NTSB Identification: LAX96LA196.
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Accident occurred Saturday, May 11, 1996 in WILLIAMS, CA
Probable Cause Approval Date: 12/16/1996
Aircraft: Ayres S2R-G6, registration: N447AT
Injuries: 1 Uninjured.
NTSB investigators may not have traveled in support of this investigation and used data provided by various sources to prepare this aircraft accident report.
The pilot reported that as the aircraft reached the takeoff rotation point, the engine's turbine section disintegrated, throwing large chunks of turbine wheels and other debris through the top and side of the engine cowling. The pilot lost directional control while attempting to stop the aircraft on the 2,700 foot-long dirt runway and it veered off the right side of the airstrip, crossed a drainage canal, and collided with the opposite embankment. Engine disassembly revealed that the second stage turbine wheel rim separated over almost its entire circumference. Detailed examination of the hub's fracture found machining type scoring to a depth of about 0.1 inches on the forward face of the wheel, which reduced the strength in the wheel web until overload failure occurred. Inspection of the second stage turbine stator assembly found that the sheet metal support for the turbine wheel to stator air seal was separated from the stator and had shifted forward to contact the failed wheel. Twenty-two out of 31 cooling passages which pass through the stator vanes from the outside diameter of the stator to the seal support area were completely plugged by braze repair material. The braze material had flowed from the outside diameter toward the inside during an attempt to braze repair the sheet metal on the castings outside diameter. The seal support showed evidence of operation at a temperature a few hundred degrees hotter than normal. Allied Signal reported that this overtemp condition will cause the seal support to crack after a few hundred hours of operation. Review of the Allied Signal overhaul documents for the second stage stator assembly disclosed that a braze repair is only authorized for the rear air seal attachment to the casting, and not in the area of the cooling passages. The historical engine maintenance records disclosed that the second stage stator was overhauled on August 23, 1995, and installed in the engine on October 23, 1995, 207 hours and 230 cycles since overhaul.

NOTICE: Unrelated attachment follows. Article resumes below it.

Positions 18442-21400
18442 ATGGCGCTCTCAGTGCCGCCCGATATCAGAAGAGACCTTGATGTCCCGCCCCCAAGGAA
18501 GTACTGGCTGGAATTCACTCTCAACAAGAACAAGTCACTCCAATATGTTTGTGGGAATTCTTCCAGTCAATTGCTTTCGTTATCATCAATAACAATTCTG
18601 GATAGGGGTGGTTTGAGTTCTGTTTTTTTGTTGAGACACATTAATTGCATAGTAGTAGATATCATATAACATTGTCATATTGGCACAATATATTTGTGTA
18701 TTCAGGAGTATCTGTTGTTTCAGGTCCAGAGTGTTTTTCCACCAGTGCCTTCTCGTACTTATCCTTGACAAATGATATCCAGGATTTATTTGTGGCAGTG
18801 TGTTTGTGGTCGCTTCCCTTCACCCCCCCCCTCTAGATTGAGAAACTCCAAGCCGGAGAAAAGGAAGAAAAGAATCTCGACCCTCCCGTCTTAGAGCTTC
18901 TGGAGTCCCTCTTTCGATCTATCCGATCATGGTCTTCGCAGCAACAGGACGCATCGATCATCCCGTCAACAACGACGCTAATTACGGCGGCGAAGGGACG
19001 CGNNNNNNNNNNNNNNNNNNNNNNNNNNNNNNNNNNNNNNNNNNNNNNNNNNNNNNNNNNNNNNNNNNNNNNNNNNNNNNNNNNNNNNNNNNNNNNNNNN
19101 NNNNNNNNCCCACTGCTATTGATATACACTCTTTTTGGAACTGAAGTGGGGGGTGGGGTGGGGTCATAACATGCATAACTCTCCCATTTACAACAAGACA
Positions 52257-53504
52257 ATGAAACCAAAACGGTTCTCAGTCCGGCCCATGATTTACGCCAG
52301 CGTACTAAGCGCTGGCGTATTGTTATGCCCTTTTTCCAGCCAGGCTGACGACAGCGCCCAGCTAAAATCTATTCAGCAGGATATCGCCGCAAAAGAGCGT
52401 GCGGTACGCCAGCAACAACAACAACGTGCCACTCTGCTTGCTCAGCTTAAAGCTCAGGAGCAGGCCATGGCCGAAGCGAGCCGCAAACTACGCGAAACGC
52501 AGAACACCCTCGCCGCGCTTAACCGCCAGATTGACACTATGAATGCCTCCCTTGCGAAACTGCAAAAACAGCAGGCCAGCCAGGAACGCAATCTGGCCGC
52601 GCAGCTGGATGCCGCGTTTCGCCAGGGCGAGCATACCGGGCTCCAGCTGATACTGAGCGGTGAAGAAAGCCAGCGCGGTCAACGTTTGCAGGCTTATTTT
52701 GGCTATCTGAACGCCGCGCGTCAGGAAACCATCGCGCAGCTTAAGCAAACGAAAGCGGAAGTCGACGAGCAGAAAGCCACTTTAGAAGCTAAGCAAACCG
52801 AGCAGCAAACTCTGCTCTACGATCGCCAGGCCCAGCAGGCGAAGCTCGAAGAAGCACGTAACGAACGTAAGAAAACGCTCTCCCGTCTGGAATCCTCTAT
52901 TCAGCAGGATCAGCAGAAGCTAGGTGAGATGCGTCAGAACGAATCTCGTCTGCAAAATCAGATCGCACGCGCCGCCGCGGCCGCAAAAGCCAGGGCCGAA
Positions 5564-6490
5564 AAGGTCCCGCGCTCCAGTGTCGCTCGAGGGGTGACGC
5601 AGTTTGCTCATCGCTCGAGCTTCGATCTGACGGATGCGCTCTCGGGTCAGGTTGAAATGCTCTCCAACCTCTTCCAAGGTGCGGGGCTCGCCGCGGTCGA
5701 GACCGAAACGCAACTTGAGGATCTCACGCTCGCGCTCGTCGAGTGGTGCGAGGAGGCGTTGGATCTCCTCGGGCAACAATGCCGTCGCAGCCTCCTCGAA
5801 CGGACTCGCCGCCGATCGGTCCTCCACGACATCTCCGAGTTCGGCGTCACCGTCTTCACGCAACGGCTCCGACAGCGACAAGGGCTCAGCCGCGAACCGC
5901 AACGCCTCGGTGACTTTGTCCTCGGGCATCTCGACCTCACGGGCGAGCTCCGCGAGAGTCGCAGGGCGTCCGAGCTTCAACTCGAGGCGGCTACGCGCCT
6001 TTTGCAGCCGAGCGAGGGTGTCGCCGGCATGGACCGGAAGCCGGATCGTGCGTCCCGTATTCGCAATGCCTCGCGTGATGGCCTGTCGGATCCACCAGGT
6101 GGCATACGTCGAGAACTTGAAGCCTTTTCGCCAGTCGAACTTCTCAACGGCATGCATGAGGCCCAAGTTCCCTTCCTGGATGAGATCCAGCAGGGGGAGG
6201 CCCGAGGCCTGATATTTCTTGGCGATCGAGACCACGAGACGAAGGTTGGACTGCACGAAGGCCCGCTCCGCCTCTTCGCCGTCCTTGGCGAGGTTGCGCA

The National Transportation Safety Board determines the probable cause(s) of this accident to be: The pilot's failure to maintain directional control during a rejected takeoff, and the catastrophic failure of the engine's turbine section due to an improper overhaul procedure. A factor in the accident was the close proximity of the drainage ditch to the edge of the private airstrip's runway. Full narrative available
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